[Date Prev][Date Next][Thread Prev][Thread Next][Date Index ][Thread Index ]

National Geographic Magazine, July (r)

Subject: National Geographic Magazine, July 1995 (Part II of III)

Attn: Burma Newsreaders
Re: National Geographic Magazine, July 1995 (Part II of III)

Burma offers another plentiful resource: cheap labor. The DTK garment
factory, about 15 miles north of Rangoon, is typical of those now found
throughout the developing world. Twelve hundred women are sewing. The owners
are high-ranking military officers and their South Korean partners--such
military-foreign partnerships dominate the economy. To get a job at
DTK--coveted in a country with high unemployment--one must have a relative
with the rank of sergeant or above.

Investors in such ventures argue that their dollars will stimulate the
economy and motivate SLORC to loosen its grip. Many Western governments and
Burma's pro-democracy leaders disagree, insisting that meaningful movement
toward democracy should precede foreign investment.

SLORC counts on compassion fatigue, outsiders becoming saturated with images
of suffering in faraway places. SLORC also tells potential investors that its
roughness has been necessary. In Rangoon a delegation of Japanese business
executives watches a video of a small crowd in 1988: Someone stabs an accused
government informer. Chopping. Sawing. His head falls off. A few such horrors
did occur. The actions of agents provocateurs? Evidence of public rage? No,
says SLORC. This is how the people act without strong leadership.

Burma's leaders have been unwilling or unable to address systemic economic
problems. The black market, which is at least equivalent to the official
economy, feeds inflation. The official exchange rate is about six kyats to
the American dollar. On the street, you can get 120. A business debt may be
paid in a jute bag. No one counts the money. They weigh the bag.

"Align yourself with individual members of SLORC," a British firm advises
investors. Outside scholars describe the government as arbitrary and bloated.
I expect denials when I ask a Burmese businessman about his successful deals
with American investors. Instead, he says, "Go day by day. What is true today
could be false tomorrow." Hands go to his eyes like blinders. "Do not look
forward or back. Accept the risks. Accept the way things are or go crazy.
Then you can make big money." He drives away in a Mercedes-Benz.

Most of Burma's economic muscle strengthens only the military. SLORC has
spent a billion dollars on weapons. It has doubled Burma's armed forces,
which SLORC claims will soon number 500,000 men and women, one-third the size
of the U.S. military. With such spending, can Burma emulate the
efforts--population control, capital accumulation, government-supported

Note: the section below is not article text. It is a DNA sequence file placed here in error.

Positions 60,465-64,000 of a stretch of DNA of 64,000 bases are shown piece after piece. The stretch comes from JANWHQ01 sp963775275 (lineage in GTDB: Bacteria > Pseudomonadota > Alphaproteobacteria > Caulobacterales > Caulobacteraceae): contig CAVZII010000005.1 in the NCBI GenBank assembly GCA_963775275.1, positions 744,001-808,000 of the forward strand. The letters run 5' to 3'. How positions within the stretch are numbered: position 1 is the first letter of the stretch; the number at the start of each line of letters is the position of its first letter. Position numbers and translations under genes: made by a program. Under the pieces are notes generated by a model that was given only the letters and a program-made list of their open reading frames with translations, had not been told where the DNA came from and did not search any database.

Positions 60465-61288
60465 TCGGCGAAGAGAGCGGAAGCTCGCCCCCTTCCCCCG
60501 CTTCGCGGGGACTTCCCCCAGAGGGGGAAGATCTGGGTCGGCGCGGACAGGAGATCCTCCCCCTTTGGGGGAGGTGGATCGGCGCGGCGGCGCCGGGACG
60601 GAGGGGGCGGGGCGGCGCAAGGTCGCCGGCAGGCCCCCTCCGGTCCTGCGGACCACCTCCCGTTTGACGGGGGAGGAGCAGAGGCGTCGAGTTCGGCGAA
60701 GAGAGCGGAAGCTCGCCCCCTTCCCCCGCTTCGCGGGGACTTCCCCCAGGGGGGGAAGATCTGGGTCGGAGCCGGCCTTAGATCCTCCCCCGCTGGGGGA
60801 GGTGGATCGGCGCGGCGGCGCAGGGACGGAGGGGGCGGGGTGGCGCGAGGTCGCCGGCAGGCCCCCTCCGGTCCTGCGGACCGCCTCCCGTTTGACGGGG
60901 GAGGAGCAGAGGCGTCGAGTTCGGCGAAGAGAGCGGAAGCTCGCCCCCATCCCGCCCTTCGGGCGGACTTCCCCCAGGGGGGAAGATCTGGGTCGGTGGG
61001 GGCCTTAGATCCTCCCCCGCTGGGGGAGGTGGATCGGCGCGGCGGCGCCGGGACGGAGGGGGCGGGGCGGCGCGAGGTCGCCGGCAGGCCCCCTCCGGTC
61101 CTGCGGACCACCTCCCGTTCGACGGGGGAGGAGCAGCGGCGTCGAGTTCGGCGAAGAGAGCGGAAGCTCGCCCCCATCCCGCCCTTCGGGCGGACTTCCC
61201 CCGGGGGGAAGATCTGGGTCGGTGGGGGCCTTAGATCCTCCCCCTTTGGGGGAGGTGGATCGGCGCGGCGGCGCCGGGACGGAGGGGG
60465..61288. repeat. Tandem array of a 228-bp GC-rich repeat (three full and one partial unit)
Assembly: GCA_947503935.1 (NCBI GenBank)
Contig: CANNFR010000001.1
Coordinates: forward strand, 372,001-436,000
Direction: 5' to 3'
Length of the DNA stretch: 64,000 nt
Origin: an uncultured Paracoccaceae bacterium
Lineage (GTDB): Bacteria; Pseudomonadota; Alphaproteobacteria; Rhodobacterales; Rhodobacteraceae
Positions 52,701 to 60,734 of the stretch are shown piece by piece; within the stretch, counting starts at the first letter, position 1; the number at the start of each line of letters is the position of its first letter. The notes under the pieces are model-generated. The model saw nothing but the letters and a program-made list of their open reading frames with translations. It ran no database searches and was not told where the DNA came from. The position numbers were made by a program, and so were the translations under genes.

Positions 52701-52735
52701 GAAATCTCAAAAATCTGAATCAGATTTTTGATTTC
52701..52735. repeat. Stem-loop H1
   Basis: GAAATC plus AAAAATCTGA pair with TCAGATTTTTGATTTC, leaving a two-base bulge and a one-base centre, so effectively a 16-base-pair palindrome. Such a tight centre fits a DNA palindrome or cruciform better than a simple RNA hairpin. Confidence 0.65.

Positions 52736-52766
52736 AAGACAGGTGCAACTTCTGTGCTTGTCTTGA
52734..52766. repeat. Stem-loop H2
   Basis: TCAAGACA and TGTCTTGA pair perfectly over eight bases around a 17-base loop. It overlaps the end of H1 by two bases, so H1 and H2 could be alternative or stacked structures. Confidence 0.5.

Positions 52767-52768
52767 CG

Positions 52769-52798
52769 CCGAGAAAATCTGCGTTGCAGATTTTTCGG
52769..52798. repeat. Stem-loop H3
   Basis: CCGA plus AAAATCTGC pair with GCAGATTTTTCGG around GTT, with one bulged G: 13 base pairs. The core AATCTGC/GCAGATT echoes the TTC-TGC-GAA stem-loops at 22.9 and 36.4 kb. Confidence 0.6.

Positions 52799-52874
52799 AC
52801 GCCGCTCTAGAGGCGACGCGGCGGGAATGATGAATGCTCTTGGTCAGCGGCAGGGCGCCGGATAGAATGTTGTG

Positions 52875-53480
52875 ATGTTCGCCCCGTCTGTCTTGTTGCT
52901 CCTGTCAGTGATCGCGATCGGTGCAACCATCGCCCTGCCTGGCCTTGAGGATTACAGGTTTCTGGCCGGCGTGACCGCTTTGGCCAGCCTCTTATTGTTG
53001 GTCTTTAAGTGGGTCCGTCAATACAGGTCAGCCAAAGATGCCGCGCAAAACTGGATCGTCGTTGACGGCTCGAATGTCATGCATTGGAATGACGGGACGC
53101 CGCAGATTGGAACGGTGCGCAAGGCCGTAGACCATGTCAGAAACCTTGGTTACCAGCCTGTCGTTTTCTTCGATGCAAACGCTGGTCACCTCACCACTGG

industry, education, and infrastructure such as roads and harbors--that have
enabled other Asian countries to flourish? Infrastructure is probably the
most pressing need, because it makes trade possible.

Because mountains rim Burma on three sides, it has few overland links with
neighbors. Most trade has been by sea. Just after World War II, Rangoon's
harbor had 10 berths. Now it has 13, even though Burma's population, which
was 17 million in 1941, now exceeds 45 million. One ship captain tells me he
waited for a month before he could unload. Such delays raise prices and
exacerbate shortages of crucial items such as medicines. Scarcity of trucks,
storage sheds, and cranes, coupled with poor connections to the harbor, also
contribute to the costly delays.

Plans call for road improvements, financed in part by China, which wants
better transportation between its landlocked western provinces and Rangoon.

SLORC keeps much of upper Burma closed to outsiders, but it grants me
permission to visit Mu Se, the major crossing to China.

I take the night train to Mandalay. Nyunt Wai, a 39-year-old Information
Ministry official, is assigned to travel with me.

We pull out at 6:30 p.m. The train is crowded. At the end of the train are
two "ordinary class" cars with wood benches and people sleeping on the floor.
The dining car has charcoal stoves. Windows are open, and wind makes the
curtains bounce. Grasshoppers jump in. Because rural Burma has little
electricity, the outside is black. Frogs, rain, and the train's metallic
clip-clop. A rim of light slowly becomes brighter and rounder. After nearly
an hour I recognize a pagoda, floating in the distance.

A typical station: Soldiers. Incense. People asleep on straw mats. Dirt.
Monks begging. Boy in a "Hard Rock Cafe" T-shirt. Plastic bags of coconut
milk. Burlap bags of rice, onions, and beans. Children sell bananas, mangoes,
grapes, pineapples, and quail eggs. When the train stops for bridge
construction, voices rise from the darkness: "We are hungry. Have pity."
Passengers toss food out to them. "It was never like this when I was young,"
an older woman mutters.

Sunrise reveals purple soil, sunflowers, and banyan trees. Four bullocks wait
to begin work. Arrival in Mandalay is at 9:30 a.m.--the 373-mile trip has
taken 15 hours.

In 1890 Rudyard Kipling romanticized this city--"On the road to Mandalay, /
Where the flyin'-fishes play"--but apparently he never came here. The city of
about 700,000 was founded in 1857. It is dusty, flat, and treeless. A
construction boom, propelled by trade with China and government efforts to
attract tourists, has fractured sidewalks and main streets.

Virtually all commerce between upper Burma and Rangoon passes through here,
using the Irrawaddy River. Although most Burmese consider it too cold for
swimming--its waters come from the Himalaya--men stand waist-deep, sawing
teak logs. Water buffalo pull out the logs, kneel on command, and push them
onto a cart. Nearby, women weave straw mats--walls for their homes. Boys
stand in a circle playing chinlon, keeping the woven bamboo ball in the air
without using their hands. Children play with sticks and cans. They use water
to draw lines for hopscotch.